Saturday, November 26, 2011

Understanding the DC Motor Part II, III - Interlude

The motor nonlinearities will be discussed in this part. Before jumping in, let's dive in to the concept of Liner Time Invariant or the LTI.

Linear Time Invariant
LTI concept is very important to understand linear control theory. Two basic characteristics of LTI is linear and time invariant.

Equation 1 - Linearity
y=f(x), then ay=f(ax).
A function taking x and returning y, if multiplied with a constant, a in x, will give a product of a and y.

Equation 2 - Time
y(t) = g(x,t), then y(t-b) = g(x,t-b)
A function y in time, t, of g in x and time, if the time is delayed by b, the output will give the same.

DC Motor Nonlinearities
A direct current motor is subject to at least two types of nonlininearities, namely the saturation and dead zone. Another type of nonlinearity is the performance due to the decay of the motor mechanism and carbon brush. This is a type variant system but usually was not taken into account due to slow decay.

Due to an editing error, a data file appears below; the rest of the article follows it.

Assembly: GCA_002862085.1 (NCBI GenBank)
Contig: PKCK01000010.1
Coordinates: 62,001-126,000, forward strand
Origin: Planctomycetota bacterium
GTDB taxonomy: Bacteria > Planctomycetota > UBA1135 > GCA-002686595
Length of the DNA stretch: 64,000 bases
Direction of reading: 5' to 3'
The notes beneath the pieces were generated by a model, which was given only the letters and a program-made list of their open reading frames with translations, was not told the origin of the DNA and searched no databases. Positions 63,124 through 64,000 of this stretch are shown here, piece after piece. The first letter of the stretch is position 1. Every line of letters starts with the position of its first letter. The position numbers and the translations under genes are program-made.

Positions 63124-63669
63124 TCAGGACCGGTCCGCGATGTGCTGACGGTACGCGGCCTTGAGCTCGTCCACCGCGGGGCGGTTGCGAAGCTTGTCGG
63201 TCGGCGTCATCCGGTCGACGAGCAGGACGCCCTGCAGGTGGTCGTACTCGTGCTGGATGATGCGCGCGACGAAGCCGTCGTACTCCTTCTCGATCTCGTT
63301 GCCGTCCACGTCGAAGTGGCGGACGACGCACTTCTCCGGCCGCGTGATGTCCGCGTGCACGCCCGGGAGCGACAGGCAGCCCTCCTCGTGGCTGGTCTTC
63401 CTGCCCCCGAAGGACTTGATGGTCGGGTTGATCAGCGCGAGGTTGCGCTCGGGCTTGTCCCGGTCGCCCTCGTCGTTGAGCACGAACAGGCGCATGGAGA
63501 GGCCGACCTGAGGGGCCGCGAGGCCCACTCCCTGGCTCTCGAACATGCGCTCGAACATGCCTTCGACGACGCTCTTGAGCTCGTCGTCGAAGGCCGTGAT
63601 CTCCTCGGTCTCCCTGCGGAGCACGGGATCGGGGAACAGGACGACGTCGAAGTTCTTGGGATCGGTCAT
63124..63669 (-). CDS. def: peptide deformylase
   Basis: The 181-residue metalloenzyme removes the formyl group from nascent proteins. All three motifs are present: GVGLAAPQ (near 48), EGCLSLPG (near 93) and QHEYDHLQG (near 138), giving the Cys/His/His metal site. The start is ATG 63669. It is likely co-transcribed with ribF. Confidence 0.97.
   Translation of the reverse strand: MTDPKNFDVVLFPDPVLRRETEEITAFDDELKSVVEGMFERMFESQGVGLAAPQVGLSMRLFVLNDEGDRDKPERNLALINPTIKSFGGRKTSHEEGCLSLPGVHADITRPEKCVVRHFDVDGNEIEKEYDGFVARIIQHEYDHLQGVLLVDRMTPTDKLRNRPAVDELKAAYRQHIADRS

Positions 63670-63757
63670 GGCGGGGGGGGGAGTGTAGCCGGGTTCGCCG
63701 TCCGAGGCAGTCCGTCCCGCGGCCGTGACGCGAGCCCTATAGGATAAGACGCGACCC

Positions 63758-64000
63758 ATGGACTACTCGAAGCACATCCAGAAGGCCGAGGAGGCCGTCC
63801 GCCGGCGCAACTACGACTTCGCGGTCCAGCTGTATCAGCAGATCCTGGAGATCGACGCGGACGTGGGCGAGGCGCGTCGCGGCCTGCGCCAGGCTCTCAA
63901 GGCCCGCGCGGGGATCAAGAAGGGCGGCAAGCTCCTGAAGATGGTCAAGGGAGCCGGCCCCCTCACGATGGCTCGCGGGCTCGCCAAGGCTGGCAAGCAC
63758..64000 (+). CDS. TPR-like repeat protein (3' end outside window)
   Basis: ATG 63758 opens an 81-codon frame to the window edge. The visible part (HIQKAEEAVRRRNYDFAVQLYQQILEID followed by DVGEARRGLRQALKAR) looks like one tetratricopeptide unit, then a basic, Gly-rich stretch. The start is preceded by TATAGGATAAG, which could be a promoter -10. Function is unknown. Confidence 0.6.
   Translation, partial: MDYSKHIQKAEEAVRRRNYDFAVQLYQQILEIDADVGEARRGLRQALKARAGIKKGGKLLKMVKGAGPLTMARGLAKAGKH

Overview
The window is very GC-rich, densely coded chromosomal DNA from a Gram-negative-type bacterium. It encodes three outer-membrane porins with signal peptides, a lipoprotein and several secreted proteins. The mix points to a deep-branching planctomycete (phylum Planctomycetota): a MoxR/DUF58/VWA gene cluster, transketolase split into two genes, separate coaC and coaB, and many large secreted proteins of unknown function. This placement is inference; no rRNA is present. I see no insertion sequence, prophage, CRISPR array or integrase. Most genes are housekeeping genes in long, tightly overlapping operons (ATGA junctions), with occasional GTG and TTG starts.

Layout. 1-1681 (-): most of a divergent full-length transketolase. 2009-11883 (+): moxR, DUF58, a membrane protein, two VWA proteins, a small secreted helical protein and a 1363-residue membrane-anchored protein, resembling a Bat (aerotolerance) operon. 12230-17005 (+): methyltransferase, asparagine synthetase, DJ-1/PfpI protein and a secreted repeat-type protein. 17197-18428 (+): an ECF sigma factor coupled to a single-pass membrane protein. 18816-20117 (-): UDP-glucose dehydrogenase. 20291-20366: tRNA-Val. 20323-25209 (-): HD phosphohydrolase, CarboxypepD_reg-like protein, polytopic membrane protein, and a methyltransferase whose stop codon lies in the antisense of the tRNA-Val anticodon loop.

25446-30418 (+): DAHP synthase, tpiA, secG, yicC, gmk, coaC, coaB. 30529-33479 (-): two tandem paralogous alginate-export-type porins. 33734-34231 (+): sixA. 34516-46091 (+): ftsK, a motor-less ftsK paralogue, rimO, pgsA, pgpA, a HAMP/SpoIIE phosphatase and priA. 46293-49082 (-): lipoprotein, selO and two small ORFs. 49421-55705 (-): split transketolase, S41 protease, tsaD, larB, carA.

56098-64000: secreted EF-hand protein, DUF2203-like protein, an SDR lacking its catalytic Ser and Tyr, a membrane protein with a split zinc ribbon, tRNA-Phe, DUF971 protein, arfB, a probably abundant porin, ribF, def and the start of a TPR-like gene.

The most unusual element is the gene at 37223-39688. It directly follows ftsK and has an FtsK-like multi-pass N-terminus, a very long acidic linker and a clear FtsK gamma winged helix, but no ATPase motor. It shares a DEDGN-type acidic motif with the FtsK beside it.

Dead Zone
Let's say V = 10 volts applied to the motor. After steady state, the motor will turn with an angular velocity of 100 rpm. If V applied is 1 volts, the motor will turn with 100/10 = 10 rpm. But given V = 0.1 volts, the motor will not turn due to the dead zone. Example of cause of dead zone is Coulomb friction. Coulomb friction is hard to model and it changes with many variables.

Let's put it again V = 10 volts yield 100 rpm, giving 20 volts will yield 200 rpm, but giving 30 volts might only produce 240 rpm. This might not be the nonlinearity in the motor but in the motor driver. It depends on the voltage supplied to the motor.

Let's say again, V = 10 volts yields 100 rpm, but after one year, V = 10 volts might yield only 95 rpm.

Concluding Remark
Nonlinearity is a pain in control system. This is why simulation and real application is so different.

Check out the full series

Part I
Part II
Part III
Part II, III - Interlude
Part IV

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